The 2020 flood poses threat to food security in Upper East Region – Director
He said about 5,720 hectares of farmlands in eight Municipalities and districts of the region were destroyed by floods in 2020 and that was likely to cause food insecurity in the region.
The affected areas included, Bolgatanga, Kassena-Nankana and Bawku Municipalities, Builsa North, Bawku West, Binduri, Talensi, and Garu Districts.
The floods, which were largely caused by the torrential rainfall and the spillage of the Bagre Dam in Burkina Faso, affected 16,574 farmers including 7,809 males and 8,738 females in 74 communities, especially those along the White Volta River.
In an interview with the Ghana News Agency, the Regional Director noted that the floods had devastating effects on food crops, livestock, houses and farm road networks, among others.
He said an assessment conducted by the Department revealed that about 3,634.3 hectares of maize and 1,246.4 hectares of rice were destroyed.
The flood destroyed about 124.9 hectares of groundnuts, 557.4 hectares of sorghum, 122.5 hectares of cowpea, 26 hectares of sesame and 9,2 hectares of soya beans.
He said the assessment also showed that about 406 animals including goats, sheep, pigs and poultry died while 201 houses of farmers were also destroyed in the Builsa North District which was the most affected area.
Mr Ennor said women were the most vulnerable as they formed about 53 per cent of the persons adversely affected by the phenomenon.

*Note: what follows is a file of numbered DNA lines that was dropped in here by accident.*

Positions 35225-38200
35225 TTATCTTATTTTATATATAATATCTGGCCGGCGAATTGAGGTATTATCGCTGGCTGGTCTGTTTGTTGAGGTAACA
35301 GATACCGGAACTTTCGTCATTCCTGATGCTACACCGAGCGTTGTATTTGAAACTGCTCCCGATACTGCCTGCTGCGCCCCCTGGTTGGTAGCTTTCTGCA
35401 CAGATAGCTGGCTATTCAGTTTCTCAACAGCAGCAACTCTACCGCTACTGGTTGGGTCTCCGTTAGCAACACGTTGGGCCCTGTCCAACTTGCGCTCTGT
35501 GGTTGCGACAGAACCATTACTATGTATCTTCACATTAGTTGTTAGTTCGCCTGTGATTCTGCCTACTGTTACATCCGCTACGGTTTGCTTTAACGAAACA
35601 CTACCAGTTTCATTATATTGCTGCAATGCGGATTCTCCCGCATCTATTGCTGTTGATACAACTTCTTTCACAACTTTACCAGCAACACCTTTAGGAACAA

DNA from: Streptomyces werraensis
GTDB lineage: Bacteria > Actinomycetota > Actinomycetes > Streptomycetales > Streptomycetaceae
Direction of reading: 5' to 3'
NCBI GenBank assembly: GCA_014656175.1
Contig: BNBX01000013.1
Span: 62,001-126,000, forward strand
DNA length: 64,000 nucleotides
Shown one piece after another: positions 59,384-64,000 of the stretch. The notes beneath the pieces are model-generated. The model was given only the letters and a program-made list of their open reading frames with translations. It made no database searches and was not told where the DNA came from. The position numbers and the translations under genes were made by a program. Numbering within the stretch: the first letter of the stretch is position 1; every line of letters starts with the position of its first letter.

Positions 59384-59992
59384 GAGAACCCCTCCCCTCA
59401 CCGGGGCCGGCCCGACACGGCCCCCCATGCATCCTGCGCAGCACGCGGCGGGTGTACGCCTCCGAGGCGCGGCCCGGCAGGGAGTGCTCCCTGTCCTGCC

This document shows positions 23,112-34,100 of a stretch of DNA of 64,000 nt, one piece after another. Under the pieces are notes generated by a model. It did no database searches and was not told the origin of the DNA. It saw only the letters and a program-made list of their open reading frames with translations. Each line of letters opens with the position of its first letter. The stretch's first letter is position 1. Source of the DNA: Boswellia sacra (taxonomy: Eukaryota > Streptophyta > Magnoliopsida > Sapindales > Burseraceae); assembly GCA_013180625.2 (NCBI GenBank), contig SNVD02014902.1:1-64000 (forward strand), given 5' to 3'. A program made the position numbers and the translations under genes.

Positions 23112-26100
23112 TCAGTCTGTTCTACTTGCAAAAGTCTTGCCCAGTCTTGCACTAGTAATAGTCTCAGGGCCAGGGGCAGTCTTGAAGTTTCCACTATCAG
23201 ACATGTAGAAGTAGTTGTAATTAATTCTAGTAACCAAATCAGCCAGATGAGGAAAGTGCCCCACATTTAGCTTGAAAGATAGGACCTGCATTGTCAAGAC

The Regional Director explained that it affected crop yields and therefore posed food security issues in the region and needed a strategic approach to help curb its effects on the people.
“The situation is dire and needs the intervention of all stakeholders given that maize and rice which are the staples of the people are the most destroyed. Food security is thus threatened in the region if proactive measures are not taken.
“Women are the most vulnerable and per the floods data, 53 per cent were affected. Alternative income generating activities are therefore needed, especially during the off season to mitigate the impact on women and children,” he added.
The Regional Director said as part of the activities by his outfit to help mitigate the annual occurrence, farmers were sensitized on the need to always maintain a 100-meter buffer zone when planting around the river banks and also cultivate early maturing crop varieties prior to the start of every season.
This would help farmers doing their activities around the flood prone areas particularly along the White Volta which is mostly affected by the spillage of the Bagre Dams
Mr Ennor suggested to the government to extend the subsidy for production inputs to include dry season farming to enable affected farmers take advantage of residual moisture for production.
This, he said, would relief the farmers and households of the suffering they had to undergo without adequate food.
The Regional Director further appealed to government to support farmers to plan and implement post flood interventions and alternative livelihoods activities.